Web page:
Abstract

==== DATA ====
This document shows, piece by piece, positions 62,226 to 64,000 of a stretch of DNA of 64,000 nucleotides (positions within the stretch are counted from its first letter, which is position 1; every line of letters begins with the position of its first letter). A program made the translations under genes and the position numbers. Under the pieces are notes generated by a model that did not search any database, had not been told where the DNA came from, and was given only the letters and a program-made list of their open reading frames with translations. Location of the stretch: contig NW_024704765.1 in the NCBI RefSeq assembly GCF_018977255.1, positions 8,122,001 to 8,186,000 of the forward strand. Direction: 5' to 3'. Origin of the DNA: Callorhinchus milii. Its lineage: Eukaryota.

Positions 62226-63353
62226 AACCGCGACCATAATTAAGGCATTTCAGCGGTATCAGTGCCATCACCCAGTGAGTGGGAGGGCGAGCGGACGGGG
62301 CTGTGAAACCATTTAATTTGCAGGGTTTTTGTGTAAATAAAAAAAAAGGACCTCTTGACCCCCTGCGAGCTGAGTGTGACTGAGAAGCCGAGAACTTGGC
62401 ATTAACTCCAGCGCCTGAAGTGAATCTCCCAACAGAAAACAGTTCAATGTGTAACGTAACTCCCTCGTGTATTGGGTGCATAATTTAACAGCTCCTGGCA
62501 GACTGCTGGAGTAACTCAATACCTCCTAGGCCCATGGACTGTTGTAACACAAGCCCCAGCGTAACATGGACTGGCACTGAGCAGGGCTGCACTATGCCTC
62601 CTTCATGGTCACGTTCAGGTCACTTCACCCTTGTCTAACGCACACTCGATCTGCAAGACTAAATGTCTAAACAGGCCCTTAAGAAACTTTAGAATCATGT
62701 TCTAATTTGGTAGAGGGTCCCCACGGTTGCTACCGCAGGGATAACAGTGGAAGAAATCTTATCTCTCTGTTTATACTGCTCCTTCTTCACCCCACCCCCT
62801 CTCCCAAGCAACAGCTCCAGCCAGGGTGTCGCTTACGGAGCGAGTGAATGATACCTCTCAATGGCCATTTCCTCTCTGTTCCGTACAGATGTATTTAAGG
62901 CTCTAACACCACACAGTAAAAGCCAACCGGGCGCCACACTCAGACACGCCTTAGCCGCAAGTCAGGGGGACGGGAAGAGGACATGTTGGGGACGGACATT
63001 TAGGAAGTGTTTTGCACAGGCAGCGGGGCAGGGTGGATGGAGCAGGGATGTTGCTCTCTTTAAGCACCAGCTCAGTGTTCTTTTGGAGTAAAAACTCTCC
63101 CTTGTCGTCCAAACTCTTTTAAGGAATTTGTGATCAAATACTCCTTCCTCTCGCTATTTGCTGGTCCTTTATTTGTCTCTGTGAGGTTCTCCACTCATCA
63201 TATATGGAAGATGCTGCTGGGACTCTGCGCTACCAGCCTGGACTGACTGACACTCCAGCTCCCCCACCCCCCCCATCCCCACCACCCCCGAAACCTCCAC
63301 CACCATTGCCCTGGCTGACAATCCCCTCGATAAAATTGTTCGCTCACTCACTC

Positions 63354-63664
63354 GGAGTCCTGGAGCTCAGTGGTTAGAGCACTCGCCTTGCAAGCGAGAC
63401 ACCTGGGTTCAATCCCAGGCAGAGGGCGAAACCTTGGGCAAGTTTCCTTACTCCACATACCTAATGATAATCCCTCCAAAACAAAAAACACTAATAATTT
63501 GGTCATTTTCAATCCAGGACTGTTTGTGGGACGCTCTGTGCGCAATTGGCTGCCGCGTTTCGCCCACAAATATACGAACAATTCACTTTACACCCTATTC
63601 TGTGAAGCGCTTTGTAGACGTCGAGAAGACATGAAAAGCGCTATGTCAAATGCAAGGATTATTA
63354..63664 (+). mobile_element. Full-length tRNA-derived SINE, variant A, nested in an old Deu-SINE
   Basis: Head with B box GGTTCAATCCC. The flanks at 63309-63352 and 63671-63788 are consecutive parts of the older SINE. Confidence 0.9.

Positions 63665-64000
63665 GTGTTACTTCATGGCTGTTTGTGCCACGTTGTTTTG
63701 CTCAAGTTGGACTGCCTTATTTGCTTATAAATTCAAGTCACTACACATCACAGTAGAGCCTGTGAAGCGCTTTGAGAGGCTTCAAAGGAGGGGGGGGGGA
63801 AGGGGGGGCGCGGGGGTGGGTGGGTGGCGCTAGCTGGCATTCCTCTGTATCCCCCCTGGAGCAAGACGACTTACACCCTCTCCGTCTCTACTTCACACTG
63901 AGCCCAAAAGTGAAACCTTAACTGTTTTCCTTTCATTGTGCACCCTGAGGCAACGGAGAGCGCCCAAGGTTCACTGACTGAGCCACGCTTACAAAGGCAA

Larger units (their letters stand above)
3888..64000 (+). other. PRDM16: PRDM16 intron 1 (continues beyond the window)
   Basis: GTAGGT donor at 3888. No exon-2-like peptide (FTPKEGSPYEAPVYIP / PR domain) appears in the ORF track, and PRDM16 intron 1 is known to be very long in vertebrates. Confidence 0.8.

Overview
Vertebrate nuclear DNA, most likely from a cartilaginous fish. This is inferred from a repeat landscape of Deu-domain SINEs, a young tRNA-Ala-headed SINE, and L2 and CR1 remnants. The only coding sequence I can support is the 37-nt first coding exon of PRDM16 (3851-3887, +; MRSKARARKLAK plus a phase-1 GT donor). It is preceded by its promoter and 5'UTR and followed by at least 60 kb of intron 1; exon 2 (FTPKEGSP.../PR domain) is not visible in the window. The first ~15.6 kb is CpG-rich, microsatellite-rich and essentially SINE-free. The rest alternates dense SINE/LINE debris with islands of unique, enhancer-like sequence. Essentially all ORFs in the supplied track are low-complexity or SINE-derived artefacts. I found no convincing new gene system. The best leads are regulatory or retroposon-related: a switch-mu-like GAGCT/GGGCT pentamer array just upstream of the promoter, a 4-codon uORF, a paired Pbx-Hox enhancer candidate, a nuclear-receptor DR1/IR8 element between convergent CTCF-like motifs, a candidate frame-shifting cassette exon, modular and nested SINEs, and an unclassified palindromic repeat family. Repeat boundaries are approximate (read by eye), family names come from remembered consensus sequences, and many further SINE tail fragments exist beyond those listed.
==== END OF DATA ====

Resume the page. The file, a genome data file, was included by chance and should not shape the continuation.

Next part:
I have used the known epicenters and depths of 307 nuclear tests at the Nevada Test Site (NTS) and 75 tests at the East Kazakhstan Test Site to compare the distances between actual and calculated hypocenters (mislocations) with calculated location confidence limits (errors). Each test was located using its ISC-compiled P first arrivals, a starting depth of 33 km and the IASP91 velocity model. I also applied azimuth and incident angle-dependent station corrections to the arrival times. The most accurately located tests are those at the Kazakhstan Test Site, where all of the mislocations in latitude and longitude are less than ±10 km and 90% of the depth mislocations are less than 20 km. Bayesian confidence limits calculated from the least-squares covariance matrix satisfactorily account for these mislocations. At the Nevada Test Site, 90% of the mislocations are less than ±9 km in longitude, ±15 km in latitude, and 33 km in depth. The overestimates in depth are compensated for by origin times that are 2 to 5 sec late. The larger mislocations at NTS occur in spite of the fact that the closest recording sites are less than 200 km away, compared to 1800 km away at the Kazakhstan Test Site. A significant fraction of the depth mislocations at NTS are much larger than their calculated errors. I interpret this failure of the calculated errors to adequately account for the NTS mislocations as being due to systematically late arrivals at northwestern American stations relative to the predicted IASP91 values. By using a locally determined three-layer velocity model for the travel times of phases recorded at distances of less than 1500 km, I was able to reduce 90% of the depth mislocations to less than 11 km as well as significantly reducing the latitude, longitude, and origin time mislocations. I conclude that differences between the IASP91 model and velocities in the vicinity of the explosions may introduce a significant bias into the determined depths of nuclear tests. A similar bias would therefore be expected in the similarly determined depths of shallow earthquakes.

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